The De-glorification of Busyness

Posted January 27th, 2022 by Urban Legal Recruitment

Success has typically been associated with financial wealth and power. People often equate success with busyness because achieving this type of ‘success’  usually requires long hours and relentless commitment. With the arrival of a global pandemic, ‘busy’ has become the new normal. Is it time to rethink success and get your ‘busyness’ under control?

“Busyness has often been worn like a badge of honour,” says Stacy Cowan, founder of Urban Legal Recruitment. “While we often think the opposite of busyness is laziness, it’s actually purposefulness. When you’re busy, it’s usually other people driving your priorities and time. Purposefulness is about you prioritizing and controlling your own time.”

Many factors contribute to why we feel we need to stay busy, such as the need to be seen as important (ego), validation (I am not enough), and the pursuit of material goods. So what is being busy really accomplishing? Why is it important and how can we learn to disconnect and focus on living meaningfully and with purpose? 

Busyness Costs

We’ve all heard the old adage that no one on their deathbed wishes they’d spent more time working. Several of "The Top Five Regrets of the Dying" relate to working too much and not making time for family and friends. 

The costs of an over-busy life can affect your quality of life, and that of your loved ones, in a number of ways. 

Strained relationships

friends and family are constantly disappointed by your unavailability or, worse yet, give up and stop trying to include you.

Physical and mental issues

difficulty sleeping, exhaustion, eating disorders, lack of exercise, and chronic stress, which can wreak havoc on your mind and body according to the Mayo Clinic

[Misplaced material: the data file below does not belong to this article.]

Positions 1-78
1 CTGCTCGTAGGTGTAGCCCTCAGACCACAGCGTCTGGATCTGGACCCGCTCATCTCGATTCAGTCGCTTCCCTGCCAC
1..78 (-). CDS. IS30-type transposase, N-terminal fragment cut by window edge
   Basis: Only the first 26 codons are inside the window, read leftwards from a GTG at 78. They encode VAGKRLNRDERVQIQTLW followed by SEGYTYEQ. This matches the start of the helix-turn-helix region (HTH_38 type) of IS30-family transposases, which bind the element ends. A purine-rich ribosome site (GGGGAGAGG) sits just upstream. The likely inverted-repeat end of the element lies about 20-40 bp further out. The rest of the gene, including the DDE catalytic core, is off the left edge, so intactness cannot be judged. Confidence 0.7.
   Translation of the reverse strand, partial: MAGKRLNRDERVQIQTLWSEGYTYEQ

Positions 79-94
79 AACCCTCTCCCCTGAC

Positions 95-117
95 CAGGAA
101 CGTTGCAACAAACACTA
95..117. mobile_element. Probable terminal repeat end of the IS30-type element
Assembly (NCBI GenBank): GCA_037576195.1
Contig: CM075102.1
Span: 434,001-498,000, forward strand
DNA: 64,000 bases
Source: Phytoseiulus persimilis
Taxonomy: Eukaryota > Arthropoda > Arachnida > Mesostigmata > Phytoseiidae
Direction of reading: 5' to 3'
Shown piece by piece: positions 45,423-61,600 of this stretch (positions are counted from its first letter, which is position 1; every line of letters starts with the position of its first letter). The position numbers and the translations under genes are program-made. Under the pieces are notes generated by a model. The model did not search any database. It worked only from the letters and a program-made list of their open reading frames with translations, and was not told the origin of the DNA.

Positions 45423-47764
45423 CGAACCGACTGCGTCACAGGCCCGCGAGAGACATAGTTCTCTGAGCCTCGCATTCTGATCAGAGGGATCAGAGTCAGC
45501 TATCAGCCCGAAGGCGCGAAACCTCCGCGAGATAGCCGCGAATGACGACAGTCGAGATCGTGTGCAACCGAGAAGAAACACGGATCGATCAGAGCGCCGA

you start to question your raison d’etre when you are too busy to enjoy the simple things in life and even material things don’t bring the joy they once did. 


feeling overwhelmed and pulled into many different directions can lead to difficulty making decisions. 

Inability to focus

with too many commitments, it may be difficult to be present and engaged in what you are doing. Combining several activities, like trying to catch up on emails during mealtimes, further impede your ability to focus.

If any or all of these indicators sound familiar, it may be time to take action.

Taking action

When survival becomes your predominant mode, your days are a blur and your unused vacation time is piling up, here are some steps you can take to get off the busyness treadmill. 

Plan your rest days.

Time for R&R is not just going to magically appear. Just as you schedule your clients and your children’s activities, down time needs to be added to your calendar and guarded religiously. Taking time to recharge will make you more productive. 

Prioritize what’s most important to you.

Being clear about your priorities helps guide decisions about what you do and when. Remember that your career has a much longer shelf life than your aging parents or growing children. 

Prioritize tasks.

Do the most important ones first so the consequences aren’t as dire if you don't get to the less important ones. It may be easier to start with simpler tasks to ease into the day but don’t leave the important ones till the end.

Rethink the concept of productivity.

How productive can you be when you are feeling overwhelmed, can’t concentrate, and are lacking in sleep and nutrition? Time invested in yourself will actually amp up your productivity in addition to making life more pleasurable. 

Practice saying no.

Sometimes our inability to say “no” is at the core of our busyness. There may be truth to the saying, “if you want something done, give it to a busy person”. 

Be clear about your goals and results.

Identifying your goals and defining what success looks like for you will help ensure you are spending your time wisely. 

Times of non-busyness are like the white spaces on a written page - without them the page would be one black block and ultimately meaningless. The white spaces are what make the page coherent, meaningful and rich.

“We need to stop using our busyness as a measure of our worthiness,” reminds Shona Tischner, ULR’s Director of Executive Recruitment and Professional Support. “We don’t have to be in perpetual motion to make the most of the time we get.”

As Socrates warned centuries ago: “Beware the barrenness of a busy life.” 


Life. Career. Opportunity Awaits. If you have any questions, are considering a change, or just want to chat, we would love to hear from you. 

At Urban Legal Recruitment, we have experienced, along with our clients, the impacts of COVID-19.  We’ve made the necessary adjustments to ensure the safety of our team members and our clients.